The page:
Friday, August 12, 2005 Print This | Email This     

Women: Caretaker of famous gorilla pressured us to bare our breasts

By Lisa Sweetingham, Court TV

(Court TV) — Two former caretakers for Koko, the famous gorilla who communicates with humans using sign language, say they were continually pressured to show Koko their breasts or face the consequences.

Nancy Alperin and Kendra Keller are suing Koko's primary caretaker, Dr. Francine "Penny" Patterson, because she allegedly asked them to "perform bizarre sexual acts with Koko" — namely, taking off their tops — to bond with the five-foot-tall, 280-pound female gorilla.

"Patterson would interpret certain hand movements made by Koko as a 'demand' to see exposed human nipples," the suit alleges. "[Patterson] made it known to Keller and Alperin that if [they] did not indulge Koko's nipple fetish, their employment with the Gorilla Foundation would suffer."

Claiming severe emotional distress, humiliation, embarrassment, anger, disappointment and worry, the women filed suit in February, naming the Gorilla Foundation &— the Woodside, Calif., nonprofit charged with Koko's care — and Patterson, its president and research director.

They are seeking more than $1 million in damages for sexual discrimination and wrongful termination, among other claims, and say they were fired after reporting "filthy and dangerous" working conditions to state health officials.

A third woman named in the suit, Sandra Marchese, claims she was misled when Patterson offered her a research associate position, and then made her clean cages and mop floors.

The women were expected to file a second amended complaint this week, emphasizing details of Koko's alleged "nipple fetish" and Patterson's indulgence of the ape's sexually aggressive behavior, when it appeared that Koko's camp agreed to enter into negotiations.

The plaintiffs' attorney, Stephen Sommers, confirmed to Courttv.com that the two sides were in discussions, but did not return calls for comment after those discussions began.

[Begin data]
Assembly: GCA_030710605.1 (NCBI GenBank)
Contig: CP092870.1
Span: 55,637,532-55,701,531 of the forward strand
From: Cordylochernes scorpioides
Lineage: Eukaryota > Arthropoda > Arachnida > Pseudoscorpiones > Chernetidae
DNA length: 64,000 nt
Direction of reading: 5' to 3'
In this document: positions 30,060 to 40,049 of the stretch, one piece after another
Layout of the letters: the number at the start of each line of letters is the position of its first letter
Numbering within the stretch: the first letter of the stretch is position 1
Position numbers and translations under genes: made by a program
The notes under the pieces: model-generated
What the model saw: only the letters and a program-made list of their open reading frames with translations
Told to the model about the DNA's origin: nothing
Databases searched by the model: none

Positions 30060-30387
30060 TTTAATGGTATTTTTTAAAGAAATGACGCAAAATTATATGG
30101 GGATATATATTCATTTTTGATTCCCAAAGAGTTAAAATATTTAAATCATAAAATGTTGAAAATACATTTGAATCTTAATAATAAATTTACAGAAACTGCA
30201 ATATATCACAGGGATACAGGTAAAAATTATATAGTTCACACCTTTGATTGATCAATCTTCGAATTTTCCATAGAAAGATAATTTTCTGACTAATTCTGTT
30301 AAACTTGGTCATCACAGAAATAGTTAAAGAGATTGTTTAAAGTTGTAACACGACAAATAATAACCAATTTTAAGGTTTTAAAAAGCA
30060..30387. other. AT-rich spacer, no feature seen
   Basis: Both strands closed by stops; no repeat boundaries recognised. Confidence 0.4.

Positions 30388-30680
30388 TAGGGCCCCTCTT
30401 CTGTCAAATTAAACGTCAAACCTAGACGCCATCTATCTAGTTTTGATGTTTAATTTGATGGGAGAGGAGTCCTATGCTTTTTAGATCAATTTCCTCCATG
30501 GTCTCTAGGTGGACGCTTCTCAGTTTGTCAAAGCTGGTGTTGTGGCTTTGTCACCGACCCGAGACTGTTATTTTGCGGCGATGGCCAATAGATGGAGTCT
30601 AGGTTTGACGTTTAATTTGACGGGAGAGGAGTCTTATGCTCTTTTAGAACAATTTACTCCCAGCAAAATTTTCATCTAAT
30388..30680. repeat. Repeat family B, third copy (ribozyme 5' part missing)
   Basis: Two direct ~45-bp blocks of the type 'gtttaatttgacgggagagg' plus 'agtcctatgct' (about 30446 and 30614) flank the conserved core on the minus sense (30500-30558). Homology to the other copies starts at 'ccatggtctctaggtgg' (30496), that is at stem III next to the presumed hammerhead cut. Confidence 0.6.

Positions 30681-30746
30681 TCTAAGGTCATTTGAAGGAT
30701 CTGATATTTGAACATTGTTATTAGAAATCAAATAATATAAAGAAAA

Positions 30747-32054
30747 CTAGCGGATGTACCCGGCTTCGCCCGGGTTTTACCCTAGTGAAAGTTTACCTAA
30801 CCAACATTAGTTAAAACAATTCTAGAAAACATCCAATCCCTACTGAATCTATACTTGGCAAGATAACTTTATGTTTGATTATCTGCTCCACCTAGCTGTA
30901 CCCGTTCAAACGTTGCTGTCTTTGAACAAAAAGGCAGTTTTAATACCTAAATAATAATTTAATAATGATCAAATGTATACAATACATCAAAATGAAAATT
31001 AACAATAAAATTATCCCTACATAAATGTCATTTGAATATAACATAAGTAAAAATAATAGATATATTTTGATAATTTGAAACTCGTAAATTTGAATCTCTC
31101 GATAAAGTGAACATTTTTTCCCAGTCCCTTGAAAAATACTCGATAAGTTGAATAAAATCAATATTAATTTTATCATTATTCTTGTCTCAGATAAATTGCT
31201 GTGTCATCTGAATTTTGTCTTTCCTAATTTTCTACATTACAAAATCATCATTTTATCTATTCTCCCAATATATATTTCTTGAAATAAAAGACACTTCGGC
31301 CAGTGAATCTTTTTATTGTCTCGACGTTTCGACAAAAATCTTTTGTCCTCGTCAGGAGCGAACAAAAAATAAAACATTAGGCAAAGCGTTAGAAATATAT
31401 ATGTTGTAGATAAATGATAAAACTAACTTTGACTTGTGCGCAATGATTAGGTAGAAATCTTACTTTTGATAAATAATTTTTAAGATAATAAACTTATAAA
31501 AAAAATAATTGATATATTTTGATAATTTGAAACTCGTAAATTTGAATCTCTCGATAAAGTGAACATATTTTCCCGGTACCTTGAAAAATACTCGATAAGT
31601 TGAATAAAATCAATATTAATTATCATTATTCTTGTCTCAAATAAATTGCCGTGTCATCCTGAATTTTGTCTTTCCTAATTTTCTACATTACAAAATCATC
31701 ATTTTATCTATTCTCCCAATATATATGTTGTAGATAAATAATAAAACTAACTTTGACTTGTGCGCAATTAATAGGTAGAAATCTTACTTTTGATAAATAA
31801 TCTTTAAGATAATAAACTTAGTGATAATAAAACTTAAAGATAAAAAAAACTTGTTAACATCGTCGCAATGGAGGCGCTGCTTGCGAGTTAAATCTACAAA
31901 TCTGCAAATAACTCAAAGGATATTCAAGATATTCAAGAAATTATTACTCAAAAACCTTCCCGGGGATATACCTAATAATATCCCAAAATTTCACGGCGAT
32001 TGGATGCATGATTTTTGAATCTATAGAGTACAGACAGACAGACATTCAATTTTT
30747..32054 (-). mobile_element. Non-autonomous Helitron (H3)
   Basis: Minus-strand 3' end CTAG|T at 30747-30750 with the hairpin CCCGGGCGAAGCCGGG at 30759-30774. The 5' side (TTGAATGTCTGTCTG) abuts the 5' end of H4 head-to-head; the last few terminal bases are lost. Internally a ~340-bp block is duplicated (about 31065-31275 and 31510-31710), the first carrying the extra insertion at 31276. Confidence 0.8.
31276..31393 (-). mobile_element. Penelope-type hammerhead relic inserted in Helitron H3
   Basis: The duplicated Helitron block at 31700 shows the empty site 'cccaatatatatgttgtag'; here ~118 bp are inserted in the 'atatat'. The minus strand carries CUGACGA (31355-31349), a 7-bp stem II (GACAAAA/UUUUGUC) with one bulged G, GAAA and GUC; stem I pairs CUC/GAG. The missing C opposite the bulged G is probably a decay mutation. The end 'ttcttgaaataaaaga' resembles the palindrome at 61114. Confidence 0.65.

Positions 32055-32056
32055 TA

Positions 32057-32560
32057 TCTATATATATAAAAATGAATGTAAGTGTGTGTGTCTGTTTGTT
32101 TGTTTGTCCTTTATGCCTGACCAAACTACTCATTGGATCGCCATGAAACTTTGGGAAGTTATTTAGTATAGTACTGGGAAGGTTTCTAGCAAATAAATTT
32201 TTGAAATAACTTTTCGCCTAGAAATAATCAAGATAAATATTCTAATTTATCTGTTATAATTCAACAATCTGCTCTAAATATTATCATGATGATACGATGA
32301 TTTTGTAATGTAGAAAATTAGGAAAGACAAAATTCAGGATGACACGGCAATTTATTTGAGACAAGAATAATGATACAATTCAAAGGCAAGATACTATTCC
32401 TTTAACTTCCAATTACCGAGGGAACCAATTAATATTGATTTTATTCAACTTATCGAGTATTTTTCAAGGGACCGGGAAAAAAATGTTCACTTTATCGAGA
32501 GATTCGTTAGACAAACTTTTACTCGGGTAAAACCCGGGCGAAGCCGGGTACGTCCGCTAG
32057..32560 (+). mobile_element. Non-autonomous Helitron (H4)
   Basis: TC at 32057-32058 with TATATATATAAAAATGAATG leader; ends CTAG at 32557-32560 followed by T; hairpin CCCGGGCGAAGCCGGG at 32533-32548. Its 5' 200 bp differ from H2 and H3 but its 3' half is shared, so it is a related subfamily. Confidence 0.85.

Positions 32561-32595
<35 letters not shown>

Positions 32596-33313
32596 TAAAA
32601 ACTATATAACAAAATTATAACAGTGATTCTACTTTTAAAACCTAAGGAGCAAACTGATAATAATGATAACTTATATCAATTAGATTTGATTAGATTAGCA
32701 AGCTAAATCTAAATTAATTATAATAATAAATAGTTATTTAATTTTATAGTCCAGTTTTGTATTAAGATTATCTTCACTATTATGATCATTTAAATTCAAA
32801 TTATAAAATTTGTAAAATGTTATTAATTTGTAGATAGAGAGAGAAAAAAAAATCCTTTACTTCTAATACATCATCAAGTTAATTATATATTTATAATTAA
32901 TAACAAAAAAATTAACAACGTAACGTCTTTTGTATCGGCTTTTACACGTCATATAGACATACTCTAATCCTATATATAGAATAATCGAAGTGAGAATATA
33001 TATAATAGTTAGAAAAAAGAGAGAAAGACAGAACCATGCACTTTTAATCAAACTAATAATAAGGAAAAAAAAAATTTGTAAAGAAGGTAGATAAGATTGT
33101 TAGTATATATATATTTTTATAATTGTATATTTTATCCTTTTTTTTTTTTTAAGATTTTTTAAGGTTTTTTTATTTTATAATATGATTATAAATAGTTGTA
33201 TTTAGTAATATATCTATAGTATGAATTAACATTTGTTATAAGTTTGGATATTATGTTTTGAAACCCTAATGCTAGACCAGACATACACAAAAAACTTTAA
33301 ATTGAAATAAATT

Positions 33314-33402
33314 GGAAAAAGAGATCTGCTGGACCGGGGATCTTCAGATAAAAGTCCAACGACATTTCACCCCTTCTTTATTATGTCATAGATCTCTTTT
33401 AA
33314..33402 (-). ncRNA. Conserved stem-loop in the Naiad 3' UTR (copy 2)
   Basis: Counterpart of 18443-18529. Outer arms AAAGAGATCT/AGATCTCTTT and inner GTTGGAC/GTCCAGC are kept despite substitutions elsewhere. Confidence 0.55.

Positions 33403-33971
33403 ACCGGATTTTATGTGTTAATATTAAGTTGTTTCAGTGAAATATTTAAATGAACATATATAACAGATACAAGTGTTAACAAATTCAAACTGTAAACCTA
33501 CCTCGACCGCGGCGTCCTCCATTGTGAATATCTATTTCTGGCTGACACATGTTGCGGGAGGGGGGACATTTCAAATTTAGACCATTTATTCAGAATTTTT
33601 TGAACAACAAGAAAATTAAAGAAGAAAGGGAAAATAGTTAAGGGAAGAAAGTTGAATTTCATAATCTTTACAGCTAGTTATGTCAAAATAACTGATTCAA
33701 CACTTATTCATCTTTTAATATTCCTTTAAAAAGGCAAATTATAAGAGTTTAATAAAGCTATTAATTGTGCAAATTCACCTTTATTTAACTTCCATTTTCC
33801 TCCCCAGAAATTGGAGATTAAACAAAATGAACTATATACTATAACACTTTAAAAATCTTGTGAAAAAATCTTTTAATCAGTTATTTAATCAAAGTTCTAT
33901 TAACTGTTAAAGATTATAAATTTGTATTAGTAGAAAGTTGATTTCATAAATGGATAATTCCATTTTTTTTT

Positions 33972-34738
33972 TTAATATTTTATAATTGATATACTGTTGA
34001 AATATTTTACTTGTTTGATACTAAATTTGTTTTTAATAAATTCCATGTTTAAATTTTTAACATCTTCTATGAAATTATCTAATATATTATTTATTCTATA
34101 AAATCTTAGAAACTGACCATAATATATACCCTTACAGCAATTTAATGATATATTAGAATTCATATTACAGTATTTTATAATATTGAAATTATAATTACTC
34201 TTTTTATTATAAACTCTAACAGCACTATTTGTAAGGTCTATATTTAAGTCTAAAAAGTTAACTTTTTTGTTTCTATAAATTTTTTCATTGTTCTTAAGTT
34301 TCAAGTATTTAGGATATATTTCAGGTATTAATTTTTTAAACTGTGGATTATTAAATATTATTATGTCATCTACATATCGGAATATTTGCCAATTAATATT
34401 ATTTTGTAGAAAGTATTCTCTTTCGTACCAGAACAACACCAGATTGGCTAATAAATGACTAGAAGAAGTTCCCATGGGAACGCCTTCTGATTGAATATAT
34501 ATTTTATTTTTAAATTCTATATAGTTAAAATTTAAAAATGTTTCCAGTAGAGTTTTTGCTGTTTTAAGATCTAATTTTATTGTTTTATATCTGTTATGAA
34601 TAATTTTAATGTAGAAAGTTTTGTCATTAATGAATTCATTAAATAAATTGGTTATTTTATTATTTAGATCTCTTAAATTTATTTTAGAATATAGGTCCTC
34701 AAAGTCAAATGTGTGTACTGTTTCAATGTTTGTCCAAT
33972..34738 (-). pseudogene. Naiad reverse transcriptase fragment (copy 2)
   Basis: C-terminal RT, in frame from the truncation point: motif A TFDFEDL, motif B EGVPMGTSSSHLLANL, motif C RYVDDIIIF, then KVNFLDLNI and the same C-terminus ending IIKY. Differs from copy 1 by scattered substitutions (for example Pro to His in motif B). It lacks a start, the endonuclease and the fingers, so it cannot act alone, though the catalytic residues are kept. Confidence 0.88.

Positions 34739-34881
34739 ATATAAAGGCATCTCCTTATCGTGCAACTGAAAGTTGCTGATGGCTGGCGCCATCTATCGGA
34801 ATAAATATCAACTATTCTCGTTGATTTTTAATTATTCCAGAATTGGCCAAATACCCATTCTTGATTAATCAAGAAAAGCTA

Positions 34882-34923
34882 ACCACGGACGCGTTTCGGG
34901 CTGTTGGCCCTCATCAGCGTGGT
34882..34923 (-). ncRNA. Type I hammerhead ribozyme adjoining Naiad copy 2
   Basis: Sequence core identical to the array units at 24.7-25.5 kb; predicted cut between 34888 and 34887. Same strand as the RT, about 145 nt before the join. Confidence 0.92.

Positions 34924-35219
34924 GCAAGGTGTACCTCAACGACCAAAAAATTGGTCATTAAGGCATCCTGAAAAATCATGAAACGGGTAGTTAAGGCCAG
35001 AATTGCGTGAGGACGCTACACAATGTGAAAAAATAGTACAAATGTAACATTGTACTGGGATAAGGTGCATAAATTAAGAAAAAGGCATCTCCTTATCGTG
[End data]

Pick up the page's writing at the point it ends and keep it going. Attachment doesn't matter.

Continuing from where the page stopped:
The Gorilla Foundation's legal counsel, Todd Roberts of Ropers, Majeski, Kohn & Bentley, also declined to comment, saying, "Our position has been consistent: We're not going to litigate this in the press. We will litigate it in court."

It's not known how these developments will affect the separate case of former Foundation administrative assistant Iris Rivera, who filed suit a week after Alperin and Keller, claiming she acquiesced to Koko's alleged demands seven or eight times over a two-month period last summer.

According to a report in the San Francisco Chronicle, when Rivera grudgingly lifted her T-shirt and bra for the ape, Patterson exclaimed, "Oh look, Koko, she has big nipples." Rivera quit her job in January.

Her attorney did not return calls for comment.

The Gorilla Foundation is not talking about the case, but issued a statement through its Web site saying the suits are meritless.

"To be clear, we unequivocally deny the hurtful allegations of the suits and intend to vigorously defend the cases through trial, if necessary, in the San Mateo County Superior Court," the statement says. "We will not be deterred from our ultimate mission."

Girl meets gorilla

Grad student Penny Patterson, was studying developmental psychology in 1972 at Stanford University, when she met a one-year-old baby gorilla named Hanabi-Ko at the San Francisco Zoo.

Patterson began to teach Koko sign language as part of her master's thesis on the potential for "interspecies communication." The experience developed into a lifelong bond with Koko, whom she hand-raised.

Koko's first words, "eat" "drink" and "more," evolved into a "talking" vocabulary of some 1,000 signs, including such abstract concepts as "love," "jealous," and "shame."

According to her Web site, she has an IQ of between 70 and 95; she can understand and respond to about 2,000 words of spoken English; her favorite book is "The Three Little Kittens," and her favorite movie is "Free Willy."

In 1976, Patterson teamed with Dr. Ronald Cohn to establish the Gorilla Foundation, which holds trust over Koko and works toward gorilla preservation efforts worldwide.

Koko, according to Patterson, has expressed a desire to have a baby of her own, and the Foundation is working to build a gorilla preserve in Maui, Hawaii, where Koko, her mate Ndume, and other apes may one day live, and interspecies communication can be studied.